4. It may have the effect of delaying the ability of the mother to finalise her qualifications but in my opinion not unreasonably so, and she will of course not be prevented from continuing to travel to Adelaide for employment during that period of time. It may be in the alternative she could undertake employment in the south east pending that move.
  5. It will also give the father an opportunity to reconsider his position in relation to the place of his residence.
  6. The children will have the benefit of spending substantial and significant time with their father in (omitted) during that time and continuing to attend at schools in (omitted) which they both enjoy. They will be moving to the city at a time when many children from the country move for the purposes of educational opportunities.
  7. Pending the children moving to Adelaide with the mother, I am satisfied that it is in their best interests to spend five overnight periods per fortnight with their father such that the existing 2010 order should commence at the conclusion of school on a Wednesday rather than at the conclusion of school on a Thursday.
  8. The mother sought to vary the orders of 16 June 2010 such that the school term time holidays and the Christmas school holiday periods were equal but less defined. She was also concerned that the existing order made no provision for the children’s time with her over Easter and sought that there be no specific orders in favour of either party for Easter.
  9. The father sought a continuation of the existing Easter holiday order that provides for the children to spend half of that time with each of their parents.
  10. Although I did not canvas this issue with counsel for either party, I am of the view that the children’s time with each parent at Easter should be shared equally in 2017 but thereafter when the children are living in Adelaide they should spend time with each of their parents for the whole of the Easter period in alternate years to enable holiday opportunities and to minimise travelling.
  11. The current orders with respect to Christmas holiday time provide for the children to spend seven day periods week-about with each of their parents, with specific orders for time on Christmas Eve, Christmas Day and Boxing Day prevailing in the Christmas week.
  12. Again this is not a matter that I canvased with counsel but I find that the children’s best interests would be met as and from the time they move to Adelaide to live with an order as proposed by the father which divides the children’s time between the end of fourth term each year and the three day Christmas period equally between each parent and then the period between Boxing Day and the commencement of the new school term again equally between each parent. This would enable the children to enjoy the expectation of Christmas with both parents and then share equally in the relaxing January holiday time with each parent. In cross-examination the mother said she preferred her proposal for Christmas holiday time.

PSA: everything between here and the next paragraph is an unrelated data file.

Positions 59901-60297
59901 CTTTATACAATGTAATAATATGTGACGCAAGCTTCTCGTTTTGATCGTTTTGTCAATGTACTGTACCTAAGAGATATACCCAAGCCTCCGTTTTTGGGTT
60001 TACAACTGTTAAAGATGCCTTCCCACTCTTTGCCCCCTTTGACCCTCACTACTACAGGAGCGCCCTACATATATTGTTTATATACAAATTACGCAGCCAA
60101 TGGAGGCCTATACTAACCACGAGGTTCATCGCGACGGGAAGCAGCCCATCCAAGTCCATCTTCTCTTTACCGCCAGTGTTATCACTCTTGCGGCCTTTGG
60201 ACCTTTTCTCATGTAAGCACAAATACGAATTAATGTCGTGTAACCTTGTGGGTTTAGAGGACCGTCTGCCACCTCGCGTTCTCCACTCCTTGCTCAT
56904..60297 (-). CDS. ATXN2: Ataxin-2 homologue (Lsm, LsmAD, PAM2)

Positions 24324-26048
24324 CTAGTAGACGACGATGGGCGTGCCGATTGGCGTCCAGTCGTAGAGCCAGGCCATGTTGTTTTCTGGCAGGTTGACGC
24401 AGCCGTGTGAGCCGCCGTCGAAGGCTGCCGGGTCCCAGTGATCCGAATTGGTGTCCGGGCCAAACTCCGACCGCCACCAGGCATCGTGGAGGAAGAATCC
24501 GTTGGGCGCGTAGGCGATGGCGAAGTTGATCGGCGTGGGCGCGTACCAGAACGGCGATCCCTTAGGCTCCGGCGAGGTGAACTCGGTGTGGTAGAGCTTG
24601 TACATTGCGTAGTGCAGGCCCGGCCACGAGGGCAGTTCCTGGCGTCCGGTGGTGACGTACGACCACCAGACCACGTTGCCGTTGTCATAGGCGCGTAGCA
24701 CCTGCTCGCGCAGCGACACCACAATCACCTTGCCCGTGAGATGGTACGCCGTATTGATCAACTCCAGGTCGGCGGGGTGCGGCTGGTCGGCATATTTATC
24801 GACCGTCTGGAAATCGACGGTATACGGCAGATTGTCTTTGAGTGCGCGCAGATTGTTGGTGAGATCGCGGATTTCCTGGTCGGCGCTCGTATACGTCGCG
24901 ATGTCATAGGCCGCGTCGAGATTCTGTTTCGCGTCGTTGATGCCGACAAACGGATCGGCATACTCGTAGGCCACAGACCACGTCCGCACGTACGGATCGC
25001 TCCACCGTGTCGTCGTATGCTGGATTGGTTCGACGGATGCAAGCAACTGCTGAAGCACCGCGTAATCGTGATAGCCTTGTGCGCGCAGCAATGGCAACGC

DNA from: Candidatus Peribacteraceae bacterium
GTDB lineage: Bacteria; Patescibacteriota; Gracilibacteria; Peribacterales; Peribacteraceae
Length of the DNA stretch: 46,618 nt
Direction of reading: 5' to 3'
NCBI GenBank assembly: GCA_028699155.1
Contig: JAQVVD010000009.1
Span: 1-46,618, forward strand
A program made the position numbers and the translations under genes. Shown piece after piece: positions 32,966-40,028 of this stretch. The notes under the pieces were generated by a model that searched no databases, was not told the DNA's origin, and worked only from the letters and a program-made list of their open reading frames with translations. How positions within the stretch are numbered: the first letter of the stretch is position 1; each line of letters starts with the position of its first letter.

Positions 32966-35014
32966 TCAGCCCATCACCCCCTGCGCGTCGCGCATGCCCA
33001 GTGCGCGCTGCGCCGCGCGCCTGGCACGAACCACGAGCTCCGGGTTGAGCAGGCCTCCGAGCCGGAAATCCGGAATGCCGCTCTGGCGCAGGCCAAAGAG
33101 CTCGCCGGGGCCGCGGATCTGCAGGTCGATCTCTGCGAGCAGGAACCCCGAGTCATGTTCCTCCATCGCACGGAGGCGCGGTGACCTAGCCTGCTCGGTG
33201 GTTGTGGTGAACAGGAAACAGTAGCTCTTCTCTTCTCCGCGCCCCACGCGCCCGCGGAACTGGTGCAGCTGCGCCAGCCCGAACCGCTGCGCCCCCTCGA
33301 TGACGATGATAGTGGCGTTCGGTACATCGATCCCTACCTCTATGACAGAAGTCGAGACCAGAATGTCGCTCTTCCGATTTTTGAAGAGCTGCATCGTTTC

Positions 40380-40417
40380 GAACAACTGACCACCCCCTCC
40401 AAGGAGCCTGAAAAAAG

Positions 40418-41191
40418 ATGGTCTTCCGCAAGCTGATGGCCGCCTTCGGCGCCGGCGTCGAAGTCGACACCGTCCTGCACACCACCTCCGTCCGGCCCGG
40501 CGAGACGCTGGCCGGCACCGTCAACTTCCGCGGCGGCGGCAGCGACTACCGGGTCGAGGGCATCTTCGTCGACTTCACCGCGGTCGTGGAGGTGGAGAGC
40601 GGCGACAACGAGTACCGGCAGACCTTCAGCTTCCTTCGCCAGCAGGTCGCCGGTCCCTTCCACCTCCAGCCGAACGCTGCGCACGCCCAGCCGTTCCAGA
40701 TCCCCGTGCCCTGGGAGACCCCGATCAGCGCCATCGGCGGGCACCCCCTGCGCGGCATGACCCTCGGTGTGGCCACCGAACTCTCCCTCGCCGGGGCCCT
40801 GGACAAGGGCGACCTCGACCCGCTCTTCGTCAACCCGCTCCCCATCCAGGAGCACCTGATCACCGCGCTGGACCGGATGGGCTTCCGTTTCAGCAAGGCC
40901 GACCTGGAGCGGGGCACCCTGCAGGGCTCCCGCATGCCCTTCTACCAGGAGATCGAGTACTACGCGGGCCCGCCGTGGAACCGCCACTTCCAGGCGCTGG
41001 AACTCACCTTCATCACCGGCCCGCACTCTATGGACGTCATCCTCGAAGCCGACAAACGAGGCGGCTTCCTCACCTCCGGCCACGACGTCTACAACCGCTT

13. Other than the variation to the number of nights the children spend with the father in each fortnight pending the children moving to Adelaide, I am not satisfied that there is any need to otherwise vary the order of 16 June 2010, save as to discharging paragraphs 19 and 22 thereof which orders are intrusive of the father and not sought by the mother and to delete those paragraphs that are not applicable.
  14. I find that it would be in the children’s best interest for most of those orders to remain in place when the children and the mother move to Adelaide metropolitan area, save as to variations to term time and school holiday time to which I have referred.
  15. I find however there will need to be new orders made as to the place of handover if it is not at the children’s school. The only handover that will not occur at the children’s schools are those that fall on non-school days during Christmas and school term time school holidays.
  16. In circumstances where all of the handovers otherwise are to occur in Adelaide and require the father therefore to travel either from (omitted) or such other place as he may have determined to reside, I find that it is reasonable and equitable for the mother to deliver the children and collect them from the maternal grandparents home in the event that the father remains resident in (omitted), or otherwise outside of a business or café in the town closet to which the father may reside.
  17. That order is made in circumstances where the father’s evidence is that he has no intention of moving from (omitted) and where on the facts of this matter if he did move it is expected that he would move closer to Adelaide.
  18. There also needs to be an additional order added as to the parties being at liberty to communicate by email with respect to the children.
  19. I find that it is in the children’s best interests for current orders relating to the father attending upon medical practitioners and taking prescription medication as prescribed to remain in place.